Empowerment

The idea of a partnership between the State and families in resolving issues that affect their children is a novel one. Thus, in contrast with most systems of juvenile justice, it is intended in the New Zealand system that responsibility be given to families, whanau, hapu, iwi and family groups to respond to their child's offending. The underlying intention is to empower families to deal with offending themselves and to restrict the power of professionals, in particular the power of social service professionals. Thus, except for minor to moderate offending, which is usually dealt with by the Police by means of an immediate warning or other diversionary procedures, families are given the opportunity to be involved in decisions about how to deal with their children's offending.

As noted above, both family group conferences and restorative justice give a say in how the offence should be resolved to those most affected by it - victims, offenders and their 'communities of care'.

The Children, Young Persons and Their Families Act 1989 introduced a group approach to decision-making, the Family Group Conference, that allows all the participants in a particular forum to contribute to the process and to work towards the determination of an outcome. A 'facilitator' is provided whose role is to negotiate between parties with potentially different views, for example, between the family and the victim or between the family and the Police. The aim is to move away from the adversarial and confrontational procedures apparent in courtrooms towards outcomes shaped by the families themselves and agreed to by all the participants, including the victims.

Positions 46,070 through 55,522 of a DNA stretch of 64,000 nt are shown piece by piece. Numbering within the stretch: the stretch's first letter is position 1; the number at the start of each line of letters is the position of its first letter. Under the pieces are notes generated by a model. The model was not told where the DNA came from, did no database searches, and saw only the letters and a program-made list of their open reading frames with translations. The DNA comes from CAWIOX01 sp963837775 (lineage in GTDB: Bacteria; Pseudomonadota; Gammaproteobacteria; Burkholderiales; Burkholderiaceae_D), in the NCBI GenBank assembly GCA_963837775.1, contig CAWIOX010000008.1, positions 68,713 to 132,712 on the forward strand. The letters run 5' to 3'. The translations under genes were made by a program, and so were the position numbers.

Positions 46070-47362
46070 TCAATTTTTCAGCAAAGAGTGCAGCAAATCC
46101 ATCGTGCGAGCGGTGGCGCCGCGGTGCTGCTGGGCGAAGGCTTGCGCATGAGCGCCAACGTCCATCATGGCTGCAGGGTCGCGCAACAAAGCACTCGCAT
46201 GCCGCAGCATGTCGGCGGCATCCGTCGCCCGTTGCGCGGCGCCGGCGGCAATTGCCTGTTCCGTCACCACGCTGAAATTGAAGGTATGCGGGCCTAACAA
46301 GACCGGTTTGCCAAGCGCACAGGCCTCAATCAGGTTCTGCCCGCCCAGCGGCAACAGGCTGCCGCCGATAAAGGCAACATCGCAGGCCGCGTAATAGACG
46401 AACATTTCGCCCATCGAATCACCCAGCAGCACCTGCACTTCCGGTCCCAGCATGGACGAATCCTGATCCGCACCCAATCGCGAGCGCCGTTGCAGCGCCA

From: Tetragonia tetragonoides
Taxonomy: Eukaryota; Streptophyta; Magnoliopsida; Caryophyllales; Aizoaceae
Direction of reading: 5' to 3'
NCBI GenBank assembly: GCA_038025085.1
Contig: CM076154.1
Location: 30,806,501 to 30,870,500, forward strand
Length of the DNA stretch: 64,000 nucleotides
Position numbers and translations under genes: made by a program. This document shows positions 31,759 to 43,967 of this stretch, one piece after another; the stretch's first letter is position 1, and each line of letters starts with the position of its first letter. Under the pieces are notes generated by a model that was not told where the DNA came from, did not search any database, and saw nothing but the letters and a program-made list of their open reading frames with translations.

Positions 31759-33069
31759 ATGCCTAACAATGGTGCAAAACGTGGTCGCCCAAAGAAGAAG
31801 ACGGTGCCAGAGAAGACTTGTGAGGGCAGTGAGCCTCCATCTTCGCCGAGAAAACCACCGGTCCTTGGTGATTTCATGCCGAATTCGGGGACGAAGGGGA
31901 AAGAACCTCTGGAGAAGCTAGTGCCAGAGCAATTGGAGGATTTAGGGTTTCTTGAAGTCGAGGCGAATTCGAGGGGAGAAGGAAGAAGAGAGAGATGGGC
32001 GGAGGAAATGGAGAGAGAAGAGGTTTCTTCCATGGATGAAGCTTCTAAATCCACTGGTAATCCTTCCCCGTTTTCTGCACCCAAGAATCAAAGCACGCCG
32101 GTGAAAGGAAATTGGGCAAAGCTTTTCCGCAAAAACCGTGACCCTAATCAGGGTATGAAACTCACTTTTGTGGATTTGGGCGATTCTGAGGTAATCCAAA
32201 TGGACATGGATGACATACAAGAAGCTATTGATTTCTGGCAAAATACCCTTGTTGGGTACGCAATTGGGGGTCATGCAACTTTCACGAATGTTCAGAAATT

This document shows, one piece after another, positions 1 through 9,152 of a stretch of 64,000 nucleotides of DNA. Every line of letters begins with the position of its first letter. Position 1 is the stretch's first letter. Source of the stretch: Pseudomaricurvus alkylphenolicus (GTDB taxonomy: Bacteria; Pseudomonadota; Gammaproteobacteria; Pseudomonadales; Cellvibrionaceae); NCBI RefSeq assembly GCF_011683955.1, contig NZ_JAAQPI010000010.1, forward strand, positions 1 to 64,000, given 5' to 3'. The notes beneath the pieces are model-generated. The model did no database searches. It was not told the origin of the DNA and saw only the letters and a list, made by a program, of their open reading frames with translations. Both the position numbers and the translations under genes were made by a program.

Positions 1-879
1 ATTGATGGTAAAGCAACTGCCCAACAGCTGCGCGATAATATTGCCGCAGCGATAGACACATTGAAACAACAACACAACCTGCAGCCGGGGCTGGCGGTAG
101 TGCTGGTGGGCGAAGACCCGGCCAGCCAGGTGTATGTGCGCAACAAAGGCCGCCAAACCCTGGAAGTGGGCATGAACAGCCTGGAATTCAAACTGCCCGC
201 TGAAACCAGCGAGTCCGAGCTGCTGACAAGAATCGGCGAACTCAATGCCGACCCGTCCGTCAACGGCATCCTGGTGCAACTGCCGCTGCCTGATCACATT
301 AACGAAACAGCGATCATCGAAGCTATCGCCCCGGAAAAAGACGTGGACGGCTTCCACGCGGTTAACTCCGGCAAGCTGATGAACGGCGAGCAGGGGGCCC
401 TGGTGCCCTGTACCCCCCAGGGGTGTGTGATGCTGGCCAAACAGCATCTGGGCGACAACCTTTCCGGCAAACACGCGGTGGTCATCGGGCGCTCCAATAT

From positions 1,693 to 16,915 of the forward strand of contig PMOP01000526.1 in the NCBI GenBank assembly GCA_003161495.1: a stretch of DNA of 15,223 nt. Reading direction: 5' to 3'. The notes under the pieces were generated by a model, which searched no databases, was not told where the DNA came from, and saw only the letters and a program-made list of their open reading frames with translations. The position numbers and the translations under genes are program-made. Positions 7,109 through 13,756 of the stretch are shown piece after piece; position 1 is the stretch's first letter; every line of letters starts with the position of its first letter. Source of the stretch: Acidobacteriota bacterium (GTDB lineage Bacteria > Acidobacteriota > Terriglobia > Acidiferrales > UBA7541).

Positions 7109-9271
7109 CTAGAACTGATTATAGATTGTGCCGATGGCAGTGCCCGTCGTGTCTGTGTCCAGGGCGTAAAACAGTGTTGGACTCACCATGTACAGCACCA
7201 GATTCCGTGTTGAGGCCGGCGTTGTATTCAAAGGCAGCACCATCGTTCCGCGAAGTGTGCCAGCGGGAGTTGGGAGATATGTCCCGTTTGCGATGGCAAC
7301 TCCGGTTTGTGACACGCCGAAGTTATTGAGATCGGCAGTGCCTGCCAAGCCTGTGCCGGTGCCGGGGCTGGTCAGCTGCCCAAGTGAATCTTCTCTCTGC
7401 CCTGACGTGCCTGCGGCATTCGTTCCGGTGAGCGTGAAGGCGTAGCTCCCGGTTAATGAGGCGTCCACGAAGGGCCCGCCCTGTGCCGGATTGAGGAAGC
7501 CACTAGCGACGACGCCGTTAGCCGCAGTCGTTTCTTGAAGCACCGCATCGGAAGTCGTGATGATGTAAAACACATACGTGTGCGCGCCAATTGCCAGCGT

Youth Justice process

The Youth Justice system in New Zealand

The age of criminal responsibility in New Zealand is 10. However, "children" (under the age of 14) cannot be prosecuted except for the offences of murder and manslaughter. In other cases where such children's offending causes concern, they may be dealt with by warning, Police diversion or a Family Group Conference. Alternatively they may be referred to the Department of Child, Youth and Family Services (CYFS) as in need of care and protection and, if necessary, issues of the care and guardianship of these children can be dealt with in the Family Court.

A young person who commits offences beyond the age of 16 is dealt with in the same manner as an adult, that is, in the District Court or, if the offence is serious, in the High Court. The very serious offences of murder and manslaughter committed by any young person aged 10 years or over are automatically transferred by the Youth Court to be dealt with in the High Court (if there is a case to answer after a depositions hearing). The Youth Court can decline to offer Youth court jurisdiction for serious offending (for example, arson and aggravated robbery) which then must be heard in the District Court. There is also provision in other cases for the Youth Court to transfer matters to the District Court after the charge has been proved, depending on the seriousness of the case and the previous offending history of the young person. Such cases are rare. Most charges laid in the Youth Court are resolved in the Youth Court.